A report of the International Institute for Democracy and Electoral Assistance, supported by the Robert Bosch Stiftung.
The political inclusion of refugees and asylum seekers in decision-making, or the normative framework that enables or inhibits such participation, is largely left to the individual discretion of host or origin countries. There are a number of differing norms and practices that enable or inhibit asylum seekers and refugees from taking part in political life. Quite often, their opportunities for participation are rather limited, which in turn perpetuates their marginalized status in society. For this reason, there is a need for a wider debate among policymakers, academia, and international and regional organizations that explores the engagement of asylum seekers and refugees in political processes as a way to ensure greater social inclusion and strengthen democratic norms and practices.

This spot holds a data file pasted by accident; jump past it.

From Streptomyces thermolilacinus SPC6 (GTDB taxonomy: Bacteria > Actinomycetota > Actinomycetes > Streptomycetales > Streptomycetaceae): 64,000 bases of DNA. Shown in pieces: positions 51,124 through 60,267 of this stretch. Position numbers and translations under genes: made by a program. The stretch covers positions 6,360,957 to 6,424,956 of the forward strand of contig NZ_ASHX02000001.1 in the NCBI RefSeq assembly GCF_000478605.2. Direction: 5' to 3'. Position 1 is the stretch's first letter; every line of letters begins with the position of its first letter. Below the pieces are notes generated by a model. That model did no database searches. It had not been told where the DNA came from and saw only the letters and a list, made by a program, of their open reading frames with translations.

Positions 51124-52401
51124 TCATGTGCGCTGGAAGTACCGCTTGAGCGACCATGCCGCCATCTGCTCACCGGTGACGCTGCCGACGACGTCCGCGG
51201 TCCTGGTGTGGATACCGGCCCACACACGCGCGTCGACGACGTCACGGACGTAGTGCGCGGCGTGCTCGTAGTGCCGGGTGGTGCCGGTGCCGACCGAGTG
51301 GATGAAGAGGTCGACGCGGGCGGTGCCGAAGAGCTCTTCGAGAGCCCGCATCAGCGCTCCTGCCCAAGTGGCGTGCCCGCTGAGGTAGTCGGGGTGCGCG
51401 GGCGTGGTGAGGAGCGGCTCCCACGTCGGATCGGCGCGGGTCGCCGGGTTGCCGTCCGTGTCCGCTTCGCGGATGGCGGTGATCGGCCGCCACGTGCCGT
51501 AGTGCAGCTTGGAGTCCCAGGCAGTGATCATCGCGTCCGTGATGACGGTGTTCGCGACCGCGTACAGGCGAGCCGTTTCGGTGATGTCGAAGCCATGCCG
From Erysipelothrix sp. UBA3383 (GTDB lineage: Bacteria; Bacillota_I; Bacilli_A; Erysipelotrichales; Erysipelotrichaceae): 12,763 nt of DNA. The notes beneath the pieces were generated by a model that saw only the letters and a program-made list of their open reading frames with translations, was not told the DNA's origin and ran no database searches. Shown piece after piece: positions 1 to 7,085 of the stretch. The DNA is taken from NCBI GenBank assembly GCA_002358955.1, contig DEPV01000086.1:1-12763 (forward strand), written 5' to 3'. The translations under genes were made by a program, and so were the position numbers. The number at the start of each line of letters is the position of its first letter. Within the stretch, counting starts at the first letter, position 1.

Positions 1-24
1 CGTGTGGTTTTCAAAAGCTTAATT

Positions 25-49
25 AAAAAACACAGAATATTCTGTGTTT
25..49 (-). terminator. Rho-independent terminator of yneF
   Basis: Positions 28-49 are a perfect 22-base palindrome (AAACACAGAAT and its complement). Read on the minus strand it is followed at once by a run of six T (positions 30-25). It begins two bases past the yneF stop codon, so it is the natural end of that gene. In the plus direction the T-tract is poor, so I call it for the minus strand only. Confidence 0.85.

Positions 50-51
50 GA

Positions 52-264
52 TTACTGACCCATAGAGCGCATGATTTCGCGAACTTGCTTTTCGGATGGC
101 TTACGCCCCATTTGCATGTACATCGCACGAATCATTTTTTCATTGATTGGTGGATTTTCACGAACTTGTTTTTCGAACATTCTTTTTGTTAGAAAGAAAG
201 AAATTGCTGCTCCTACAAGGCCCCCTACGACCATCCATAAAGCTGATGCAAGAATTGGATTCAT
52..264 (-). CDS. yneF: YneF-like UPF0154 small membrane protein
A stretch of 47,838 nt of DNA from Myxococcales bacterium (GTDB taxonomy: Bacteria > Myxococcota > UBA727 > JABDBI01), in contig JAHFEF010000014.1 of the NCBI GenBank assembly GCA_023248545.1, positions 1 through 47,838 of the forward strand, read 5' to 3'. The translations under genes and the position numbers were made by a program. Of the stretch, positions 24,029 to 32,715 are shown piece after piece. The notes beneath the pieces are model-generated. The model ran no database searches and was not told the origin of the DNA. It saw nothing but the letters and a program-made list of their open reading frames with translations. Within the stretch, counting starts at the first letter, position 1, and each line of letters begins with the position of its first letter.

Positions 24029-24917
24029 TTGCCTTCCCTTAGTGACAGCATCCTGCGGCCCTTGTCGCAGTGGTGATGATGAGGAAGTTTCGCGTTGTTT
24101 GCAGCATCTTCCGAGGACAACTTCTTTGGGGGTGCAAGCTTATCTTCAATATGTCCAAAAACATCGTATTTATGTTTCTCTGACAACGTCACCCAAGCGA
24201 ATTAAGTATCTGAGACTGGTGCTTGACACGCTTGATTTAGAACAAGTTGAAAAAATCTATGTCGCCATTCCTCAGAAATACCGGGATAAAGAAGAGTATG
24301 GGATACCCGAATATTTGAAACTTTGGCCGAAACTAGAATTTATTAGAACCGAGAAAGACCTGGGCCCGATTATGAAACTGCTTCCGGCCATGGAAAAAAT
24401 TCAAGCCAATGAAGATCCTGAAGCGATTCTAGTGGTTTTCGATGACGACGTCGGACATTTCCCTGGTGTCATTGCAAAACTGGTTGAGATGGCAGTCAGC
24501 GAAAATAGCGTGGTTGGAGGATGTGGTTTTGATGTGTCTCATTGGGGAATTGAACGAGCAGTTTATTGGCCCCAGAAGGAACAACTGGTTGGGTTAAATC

This report focuses on eight host countries—Germany, Kenya, Lebanon, South Africa, Sweden, Turkey, Uganda and the United Kingdom—and five countries of origin: Afghanistan, the Democratic Republic of the Congo, Somalia, South Sudan and Syria. It offers comparative analysis on different mechanisms for formal and non-formal political participation.
The report offers a number of concrete and actionable recommendations for governments, political parties, civil society and international and regional organizations, which are directed towards making political participation more practical, and which in turn helps make democracy more inclusive.